At some point in our lives, we all must deal with the loss of someone we love. The loss may come after a lengthy illness, or it may come suddenly…However it happens, we must cope with the person’s absence and deal with our grief.
Often, when we don’t want to face something, we deny that it is happening. Denial is a defense mechanism that’s used to help numb the initial shock of a loss. We tell ourselves that what is happening isn’t happening: We block out the news we are hearing and the reality that is upon us. When life changes in an instant, we tend to want to believe that it isn’t really happening. This is way to deal with the overwhelming emotions a loss brings about. By denying the loss, some of the impact of the initial shock is spread out so that we don’t have to absorb it all at once.
- Denial: Mental Health and Behavior
- The Denial of Reality
- Understanding Denial as a Defense Mechanism
- Living With an Empty Chair
Denial can only last for a while: The pain of reality must eventually emerge. That pain is often manifested as anger. We may direct that anger at the person we have lost or at others around us. We may ask questions such as, “why me?” We don’t understand why something so painful has happened. Those of strong faith may be angry at whatever higher power they believe in. Anger is a natural and necessary part of the process. It is what reconnects us with reality, as painful as it is.
- Anger Management
- The Connection Between Anger and Grief
- Loss and Anger
- Anger: Grief’s Irate Companion
Excerpt from for full article see guide-coping-death-grief
What if we planned our lives well instead of just going through the motions?
What if we planned our end of life, long before a diagnosis, long before we were dying?
What if we learned about grief -before the grief
so we could diffuse the fear?
loveyourlifetodeath.com “Yvonne Heath has created a blueprint for facing this spectra, making sense of the process of
dying and ensuring we depart this world with grace, confidence and our dignity intact. Heath uses heart-warming, life-affirming, true examples of how we could exit this realm. It’s a life-changer.” Andrew Mair, Toronto Sun
One Solution to One of the Most Painful Issues
Grief is the normal human response to loss. Unfortunately there is little information on how to resolve the intense conflicting emotions caused by life events.
Edu-Therapy™ Grief Resolution is an easy to use model that reduces and eliminates intense uncomfortable emotional responses to loss, trauma, and abuse. The 4-day Certification Training teaches the most effective process that resolves the pain caused by the conflicting emotions of a meaningful loss.
The Grief Edu-Therapy™ Process is a two-phase cognitive behavioral model that:
- Rapidly accesses and identifies conflicting emotions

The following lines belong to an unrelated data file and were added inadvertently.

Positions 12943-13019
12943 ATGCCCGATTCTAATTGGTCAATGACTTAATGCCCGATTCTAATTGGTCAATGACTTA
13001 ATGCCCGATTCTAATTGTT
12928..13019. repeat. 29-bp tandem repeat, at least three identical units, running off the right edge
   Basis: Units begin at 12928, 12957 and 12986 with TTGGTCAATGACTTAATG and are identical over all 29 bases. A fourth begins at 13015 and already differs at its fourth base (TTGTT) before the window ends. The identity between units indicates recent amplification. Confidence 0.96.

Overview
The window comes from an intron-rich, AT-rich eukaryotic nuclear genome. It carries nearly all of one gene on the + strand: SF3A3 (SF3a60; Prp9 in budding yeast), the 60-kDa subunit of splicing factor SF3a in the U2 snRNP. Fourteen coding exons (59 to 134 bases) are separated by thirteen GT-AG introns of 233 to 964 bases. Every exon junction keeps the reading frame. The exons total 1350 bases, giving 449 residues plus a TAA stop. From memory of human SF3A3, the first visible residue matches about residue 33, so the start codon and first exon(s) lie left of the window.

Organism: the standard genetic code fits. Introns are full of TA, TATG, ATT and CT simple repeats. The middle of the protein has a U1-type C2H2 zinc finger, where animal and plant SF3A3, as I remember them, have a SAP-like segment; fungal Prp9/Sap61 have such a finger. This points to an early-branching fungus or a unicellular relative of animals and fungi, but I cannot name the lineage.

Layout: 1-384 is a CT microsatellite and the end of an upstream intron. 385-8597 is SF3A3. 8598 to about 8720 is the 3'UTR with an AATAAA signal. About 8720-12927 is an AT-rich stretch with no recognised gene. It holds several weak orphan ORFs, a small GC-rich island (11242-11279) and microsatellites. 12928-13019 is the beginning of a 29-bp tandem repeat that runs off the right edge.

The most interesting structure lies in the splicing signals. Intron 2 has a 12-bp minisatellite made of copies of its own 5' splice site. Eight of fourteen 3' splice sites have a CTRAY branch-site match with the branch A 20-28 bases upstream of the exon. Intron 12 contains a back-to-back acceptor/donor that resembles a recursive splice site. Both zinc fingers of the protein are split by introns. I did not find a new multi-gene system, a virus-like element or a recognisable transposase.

- Provides concrete easy to use steps that decrease the disturbing emotional intensity
- Once learned grievers can easily repeat the process on their own or in a clinical setting
- The Grief Edu-Therapy™ Process moves grievers into the present
- Teaches healthy emotional coping skills
Grief Edu-Therapy™ Resolution
Two of the most common questions we hear from professionals and caregivers are,
“How can I more effectively help my community or clients?” and “How can I help them help themselves?”
Grief Edu-Therapy™ Solutions provides the Answer
Peggy Sweeney Founder/Executive Director The Sweeney Alliance
1601 Quinlan Creek Drive
Kerrville, TX 78028
Grieving Behind the Badge
“Changing the way first responders cope with grief”
Journeys Through Grief
Resources for coping with grief, traumatic loss and stress
It hurts to lose someone. Find help at GriefShare.
GriefShare is a friendly, caring group of people who will walk alongside you through one of life’s most difficult experiences. You don’t have to go through the grieving process alone.
Find a group near you Thousands of groups meeting weekly at locations around the world.
Find a GriefShare meeting near you www.griefshare.org
Surviving the Holidays A special seminar to help you cope with the holiday season.
Holidays, birthdays and anniversaries are often joyous. But special family occasions can feel bittersweet, lonely or sad when someone you love has died. If you’ve lost someone close to you, Legacy has experts and other resources to help you cope during holiday seasons and throughout the year.
- Surviving the Holidays: Thoughts on Coping
- Ghosts of Christmas Past, by Joanetta Hendel
- Hospice Foundation of America’s Tips on Coping with Grief during Holidays
- I’m not yet Ready, Yet – by Darcie D. Sims
- The Snowbird, by Marion Schoeberlein
- Suspension, by Reverend Sallirae Henderson
- Tips for Handling the Holidays
- Christmas Spirit, by John M. Briley, Jr.
- How To Help Ourselves Through the Holidays